ZIG-ZAG CLOVER

Trifolium medium

Pea Family [Fabaceae]

month8may month8jun month8june month8jul month8july month8aug month8sep month8sept month8oct month8nov

status
statusZnative
flower
flower8red
flower
flower8mauve
morph
morph8zygo
petals
petalsZ5
type
typeZclustered
stem
stem8round

3rd July 2015, gravel quarry, Moses Gate, Bolton, Lancs. Photo: © RWD
Tall (up to 50cm), but not as tall as Red Clover can grow (60cm). The pale-green chevrons, so common on the upper surface of the leaves on both White Clover and Red Clover, are more often absent on Zig-zag Clover. Here there are some residual pale-green markings, but not in the shape of a chevron.


23rd July 2015, Birkdale Dunes, Hillside, Sefton Coast. Photo: © RWD
The leaves are a differing shape (narrower/longer) than the broader leaves of Red Clover.


23rd July 2015, Birkdale Dunes, Hillside, Sefton Coast. Photo: © RWD
Flowerheads are both flatter and broader on top than those of Red Clover (except when the go to fruit as six other flowers have done here when the fruits curl contortuously).


23rd July 2015, Birkdale Dunes, Hillside, Sefton Coast. Photo: © RWD
Stalks in a sort of zig-zag, hence the name (although this is not a reliable characteristic), especially when, as here, a gale is blowing from the right!


23rd July 2015, Birkdale Dunes, Hillside, Sefton Coast. Photo: © RWD
Flowers more usually on long petioles (stalks) than those of Red Clover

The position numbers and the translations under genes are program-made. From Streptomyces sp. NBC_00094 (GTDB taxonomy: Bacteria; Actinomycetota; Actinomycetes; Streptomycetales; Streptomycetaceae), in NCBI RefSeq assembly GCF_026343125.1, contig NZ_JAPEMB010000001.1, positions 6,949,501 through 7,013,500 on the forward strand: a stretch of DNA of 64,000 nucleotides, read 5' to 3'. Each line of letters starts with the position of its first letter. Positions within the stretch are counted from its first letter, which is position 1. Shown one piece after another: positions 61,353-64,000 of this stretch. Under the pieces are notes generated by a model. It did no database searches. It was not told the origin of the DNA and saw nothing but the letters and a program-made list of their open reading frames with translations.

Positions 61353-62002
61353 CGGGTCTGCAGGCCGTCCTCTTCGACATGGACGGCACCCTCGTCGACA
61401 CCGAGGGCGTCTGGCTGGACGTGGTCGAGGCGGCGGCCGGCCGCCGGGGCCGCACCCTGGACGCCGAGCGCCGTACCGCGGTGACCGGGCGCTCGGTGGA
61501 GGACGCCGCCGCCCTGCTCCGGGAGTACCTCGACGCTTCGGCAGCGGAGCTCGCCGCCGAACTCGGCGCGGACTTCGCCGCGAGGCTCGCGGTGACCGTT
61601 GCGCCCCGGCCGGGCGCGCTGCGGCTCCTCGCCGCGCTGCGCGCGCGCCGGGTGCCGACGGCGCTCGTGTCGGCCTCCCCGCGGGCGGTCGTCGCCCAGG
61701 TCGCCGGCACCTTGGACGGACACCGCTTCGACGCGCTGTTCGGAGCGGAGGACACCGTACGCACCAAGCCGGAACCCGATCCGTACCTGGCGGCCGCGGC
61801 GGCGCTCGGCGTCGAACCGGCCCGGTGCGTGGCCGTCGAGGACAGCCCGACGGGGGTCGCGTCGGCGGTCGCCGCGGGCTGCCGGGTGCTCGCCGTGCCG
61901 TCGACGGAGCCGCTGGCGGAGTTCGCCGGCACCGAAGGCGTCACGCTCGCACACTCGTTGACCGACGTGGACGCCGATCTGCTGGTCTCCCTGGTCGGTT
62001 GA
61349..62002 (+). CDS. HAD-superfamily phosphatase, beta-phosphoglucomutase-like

23rd July 2015, Birkdale Dunes, Hillside, Sefton Coast. Photo: © RWD
Flowers usually flatter on top than those of Red Clover, and a darker shade of red too (probably as a result of some of that red dye infusing the older leaves).


23rd July 2015, Birkdale Dunes, Hillside, Sefton Coast. Photo: © RWD
On this specimen even the sepals and sepal teeth are red.


23rd July 2015, Birkdale Dunes, Hillside, Sefton Coast. Photo: © RWD


23rd July 2015, Birkdale Dunes, Hillside, Sefton Coast. Photo: © RWD
Flower turning to fruit.


23rd July 2015, Birkdale Dunes, Hillside, Sefton Coast. Photo: © RWD
Because Zig-zag Clover has darker-red flowers, some of that redness leaks out onto the edges of the leaves colouring them a reddish-brown (the subtractive colour resulting from red mixing with chlorophyll green).


30th Aug 2014, National Wildflower Centre, Prescot, Liverpool. Photo: © RWD
The leaves are a darker shade of green than those of Red Clover - but there are also new leaves which are mid-green.


23rd July 2015, Birkdale Dunes, Hillside, Sefton Coast. Photo: © RWD
Leaf underside


23rd July 2015, Birkdale Dunes, Hillside, Sefton Coast. Photo: © RWD
The same leaves as above, upperside, by transmitted light to show the translucent veins.


30th Aug 2014, National Wildflower Centre, Prescot, Liverpool. Photo: © RWD


23rd July 2015, Birkdale Dunes, Hillside, Sefton Coast. Photo: © RWD
The stipules are not bristle pointed (as they are on Red Clover) [follow the stem from 'Birkdale' up and take the right-hand branch and stop just beyond half-way up the photograph: there is a sheath around the bifurcation of stems. The two teeth (you can onlt see one here) of this sheath both taper to a point which is not tipped by bristles. There is another lower sheath if you took the left-hand branch with the two stipules uncharacteristically splayed out - but neither are tipped by bristles (as they would be on Red Clover)].


Easily mis-identified as : Red Clover (Trifolium pratense) - see captions for differences.

It is a perennial with rhizomatous roots growing up to 59 cm on grassland especially on clay soils, also hedgerows and the borders of woods.


  Trifolium medium  ⇐ Global Aspect ⇒ Fabaceae  

Distribution
 family8Pea family8Fabaceae

 BSBI maps
genus8Trifolium
Trifolium
(Clovers)

ZIG-ZAG CLOVER

Trifolium medium

Pea Family [Fabaceae]